Written by Helen Seers, Katja Boehm and the CAM-Cancer Consortium.
Updated May 20, 2017


Does it work ?

The overall evidence for aromatherapy based on systematic reviews and randomised clinical trials provides limited evidence suggesting that aromatherapy might have positive short-term, effects on quality of life, physical and psychological problems for people with cancer. There were large variations in the type of aromatherapy used, controls and outcomes in the assessed studies. Most studies had methodological limitations.

No published studies have looked directly at aromatherapy as a cancer treatment. Instead, the literature has investigated aromatherapy’s possible effects in supportive and palliative cancer care such as quality of life and psychological/physical problems associated with cancer.

Systematic reviews

Shin et al. (2016) published a Cochrane review of massage with or without aromatherapy for symptom relief (pain, anxiety, symptoms relating to the breast, and quality of life) for people with cancer 9. Six of the included studies capturing data from 561 participants compared aromatherapy massage with no massage.  The quality of the evidence was judged as very low as studies were generally at a high risk of bias. Although there was some indication of benefit in the aromatherapy-massage groups, this benefit is unlikely to translate into clinically relevant benefit. Results included one RCT showing medium-term pain relief (n= 86, mean difference, MD 5.30; 95% CI 1.52 to 9.08), one RCT showing long-term pain relief (n = 86, MD 3.80; 95% CI 0.19 to 7.41); two RCTs reporting positive results for aromatherapy and anxiety (n= 253, combined MD -4.50; 95% CI -7.70 to -1.30), one RCT (n=86, MD -9.80; 95% CI -19.13 to -0.47) helping with physical breast cancer symptoms;  one RCT (n = 30, MD -2.00; 95% CI -3.46 to -0.54) reporting a medium-term quality of life score was lower (better) for the aromatherapy-massage group compared with the no-massage group. 

Two of the included studies (n=117) compared massage with aromatherapy and massage without aromatherapy. Results showed a lack of evidence for the clinical effectiveness of aromatherapy for the relief of pain, anxiety, depression, physical symptom distress or quality of life.  Key outcomes of studies were not reported in detail due the small size of the trials.  Overall, Shin et al. concluded that there was unclear clinical evidence of any benefit in terms of pain and anxiety relief, due to the methodological limitations of the evidence available 9.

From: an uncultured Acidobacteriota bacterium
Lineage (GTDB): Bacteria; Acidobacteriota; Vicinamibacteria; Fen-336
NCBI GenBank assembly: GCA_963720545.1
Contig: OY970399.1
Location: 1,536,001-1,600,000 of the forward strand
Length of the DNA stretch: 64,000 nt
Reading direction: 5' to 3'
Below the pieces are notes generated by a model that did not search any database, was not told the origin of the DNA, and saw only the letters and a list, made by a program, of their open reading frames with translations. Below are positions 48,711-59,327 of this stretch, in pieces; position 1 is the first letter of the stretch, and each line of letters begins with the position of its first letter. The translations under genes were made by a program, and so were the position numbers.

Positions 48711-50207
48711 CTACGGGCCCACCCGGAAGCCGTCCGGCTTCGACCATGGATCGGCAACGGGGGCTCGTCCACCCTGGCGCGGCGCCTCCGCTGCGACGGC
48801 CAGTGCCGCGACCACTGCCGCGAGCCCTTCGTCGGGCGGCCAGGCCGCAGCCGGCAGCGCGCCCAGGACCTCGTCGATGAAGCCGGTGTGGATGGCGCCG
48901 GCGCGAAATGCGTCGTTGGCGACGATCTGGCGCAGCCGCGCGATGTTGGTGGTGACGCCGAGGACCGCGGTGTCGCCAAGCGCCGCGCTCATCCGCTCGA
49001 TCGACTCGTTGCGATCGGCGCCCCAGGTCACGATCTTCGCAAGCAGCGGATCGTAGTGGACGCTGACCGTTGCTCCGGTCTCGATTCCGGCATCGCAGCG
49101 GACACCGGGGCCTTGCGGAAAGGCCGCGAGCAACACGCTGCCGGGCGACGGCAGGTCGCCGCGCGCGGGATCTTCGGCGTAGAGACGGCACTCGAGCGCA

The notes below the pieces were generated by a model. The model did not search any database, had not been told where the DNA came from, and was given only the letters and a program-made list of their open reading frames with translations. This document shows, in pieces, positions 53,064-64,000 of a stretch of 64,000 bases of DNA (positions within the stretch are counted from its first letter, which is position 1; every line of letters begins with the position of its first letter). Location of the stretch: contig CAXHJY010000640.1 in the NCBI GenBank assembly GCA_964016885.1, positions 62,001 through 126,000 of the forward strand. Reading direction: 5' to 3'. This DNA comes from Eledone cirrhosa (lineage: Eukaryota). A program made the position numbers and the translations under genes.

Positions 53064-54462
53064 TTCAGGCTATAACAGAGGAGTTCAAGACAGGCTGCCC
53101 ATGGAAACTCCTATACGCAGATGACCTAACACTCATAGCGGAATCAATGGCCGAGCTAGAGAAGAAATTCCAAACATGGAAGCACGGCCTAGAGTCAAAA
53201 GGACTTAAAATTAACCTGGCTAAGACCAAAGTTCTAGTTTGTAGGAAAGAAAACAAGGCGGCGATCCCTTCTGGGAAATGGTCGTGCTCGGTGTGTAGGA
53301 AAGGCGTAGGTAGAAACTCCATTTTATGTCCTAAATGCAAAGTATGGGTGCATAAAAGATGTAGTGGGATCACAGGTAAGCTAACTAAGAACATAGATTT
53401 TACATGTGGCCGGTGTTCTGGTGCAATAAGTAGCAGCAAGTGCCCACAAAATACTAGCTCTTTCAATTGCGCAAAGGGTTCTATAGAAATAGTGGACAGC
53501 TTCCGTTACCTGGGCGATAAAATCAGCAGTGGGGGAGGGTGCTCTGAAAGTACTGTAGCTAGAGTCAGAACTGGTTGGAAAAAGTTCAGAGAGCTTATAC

Chen et al. (2016) conducted a meta-analysis of RCTs to look at the clinical effectiveness of aromatherapy massage on reducing pain 10. The authors identified three studies meeting their criteria for inclusion in the meta-analysis, only one of these studies was also included in the above Cochrane review by Shin et al. Chen et al.’s meta-analysis pooled data from 278 participants (135 in aromatherapy and 143 participants in control group). Aromatherapy had a nonsignificant effect on reducing pain (standardized mean difference, SMD=0.01; 95% CI −0.23, 0.24) 10

Yim et al. (2009) carried out a systematic review including six randomised and non-randomised controlled clinical trials on aromatherapy massage in patients with depression 11. Three of these studies evaluated the benefit of Swedish massage (two with lavender oil) for depressive symptoms of cancer patients (mainly women with breast cancer). Results showed significant short term-improvement in anxiety and/or depression compared with usual care. According to the authors, this improvement might be explained by the induction of a relaxation response in the autonomic nervous system. Wilkinson et al.’s (2008) earlier reviews on aromatherapy arrived at similar conclusions; however, none of them deal specifically with the topic of cancer 5.

Randomised controlled trials

An additional 13 RCTs not included in the above reviews have been published and are described in Table 1 12-24. (Chang, 200812, Graham, 200313, Lai, 201114, Lua, 201515, Maddocks-Jennings16, Nakayama et al. 201617, Ndao, 201218, Pimenta 201619, Potter, 201120, Serfaty, 201221, Stringer, 200822, Tamaki et al., 201723, Tang, 201424).

Overall, the evidence of the above RCTs seems to confirm the findings of the systematic reviews and  points to a short-term benefit of aromatherapy massage   with improvement in general quality of life, potential improvement of some physical problems (pain, fatigue), psychological difficulties (anxiety, depression, sleep) and salivary gland function. It is difficult to draw overall conclusion of the evidence as the RCTs used different types of aromatherapy (n=7 relate to aromatherapy massage while n=6 relate to aromatherapy inhalation), use different controls and the findings are not consistent across all of the trials described in Table 1. It is also not possible to assess the efficacy of specific essential oils. The quality of the trials up until now has ranged from low to mediocre.


Helen Seers, Katja Boehm, CAM-Cancer Consortium. Aromatherapy [online document]. http://cam-cancer.org/The-Summaries/Herbal-products/Aromatherapy. May 20, 2017.

Document history

Summary fully revised and updated in May 2017 by Helen Seers.
Summary fully revised and updated in December 2015 by Helen Seers.
Last updated in September 2013 by Katja Boehm.
Summary fully revised and updated in June 2012 by Katja Boehm.
Summary first published in March 2011, authored by Katja Boehm and Thomas Ostermann.


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